The major suggestions for future ground based SD training pertain to procedural modifications (n = 62, 59.04%) and layout of display and control in DISO (n = 24, 22.85%). Remaining 18.09% (n = 19) feedback was related to various training, trainee, course content and course conduct related issues. Salient points from the feedback received from the pilots (table 1) included: need for profiles akin to real IMC conditions; modifications in the training schedule; absence of Russian symbology of displays; and mandatory training, including refresher, for all aircrew.
|Procedural modifications (n = 62)|
|(a) Terrain, weather specific and night flying profiles as in real flying conditions (n = 44)|
|(b) Modification in training schedule, increasing the duration of training, as well as by splitting the sessions as per different profiles, e.g. landing illusions, active illusions during flying in clouds etc. (n = 7)|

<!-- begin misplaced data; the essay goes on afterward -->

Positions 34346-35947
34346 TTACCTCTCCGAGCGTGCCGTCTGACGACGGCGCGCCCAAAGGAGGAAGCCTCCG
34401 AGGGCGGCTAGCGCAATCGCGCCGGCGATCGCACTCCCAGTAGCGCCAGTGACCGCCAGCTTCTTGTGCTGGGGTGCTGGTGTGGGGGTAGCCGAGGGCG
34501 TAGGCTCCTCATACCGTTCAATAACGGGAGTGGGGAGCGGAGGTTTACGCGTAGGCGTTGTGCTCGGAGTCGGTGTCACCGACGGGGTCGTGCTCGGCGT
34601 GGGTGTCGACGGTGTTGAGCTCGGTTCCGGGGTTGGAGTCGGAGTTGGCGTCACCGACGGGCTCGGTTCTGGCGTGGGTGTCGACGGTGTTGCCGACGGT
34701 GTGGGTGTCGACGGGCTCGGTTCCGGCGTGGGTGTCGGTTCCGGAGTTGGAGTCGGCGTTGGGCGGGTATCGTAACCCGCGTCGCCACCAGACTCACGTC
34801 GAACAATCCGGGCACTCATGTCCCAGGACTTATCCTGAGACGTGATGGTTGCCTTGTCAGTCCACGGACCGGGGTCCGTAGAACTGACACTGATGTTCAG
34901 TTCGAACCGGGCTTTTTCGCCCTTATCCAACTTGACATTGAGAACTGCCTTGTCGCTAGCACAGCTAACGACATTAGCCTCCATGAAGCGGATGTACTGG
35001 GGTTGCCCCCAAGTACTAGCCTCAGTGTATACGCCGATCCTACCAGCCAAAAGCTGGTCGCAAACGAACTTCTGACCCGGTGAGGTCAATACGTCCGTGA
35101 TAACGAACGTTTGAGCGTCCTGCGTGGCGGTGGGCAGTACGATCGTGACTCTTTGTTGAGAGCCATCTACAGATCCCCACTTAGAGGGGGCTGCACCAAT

|(c) Pilots to be encouraged to recover on instruments, overcoming body sensations while taking correct actions - to reinforce the dictum ‘believe in instruments’ (n = 6)|
|(d) Exaggerated experience of certain profiles without instruments e.g. false horizon with cloud bank > 10-15°; pulling out from dives; and sudden turns or pitch up (n = 5)|
|Displays and Controls of DISO(n = 24)|
|(a) Displays should be analogous to the Russian fleet of fighter ac, and inclusion of TSI (n = 12)|
|(b) Feel of the control inputs be as close as that of an aircraft, including active trim and auto-pilot (n = 7)|
|(c) Need for increased field of view, akin to bubble canopy (n = 5)|
|Miscellaneous(n = 12)|
|(a) Integration of DISO training with compatible procedure trainer facility for better assimilation of experiencing disorientation and following correct procedures for recovery. Recommended that DISO be made available at all the flying units (n = 5)|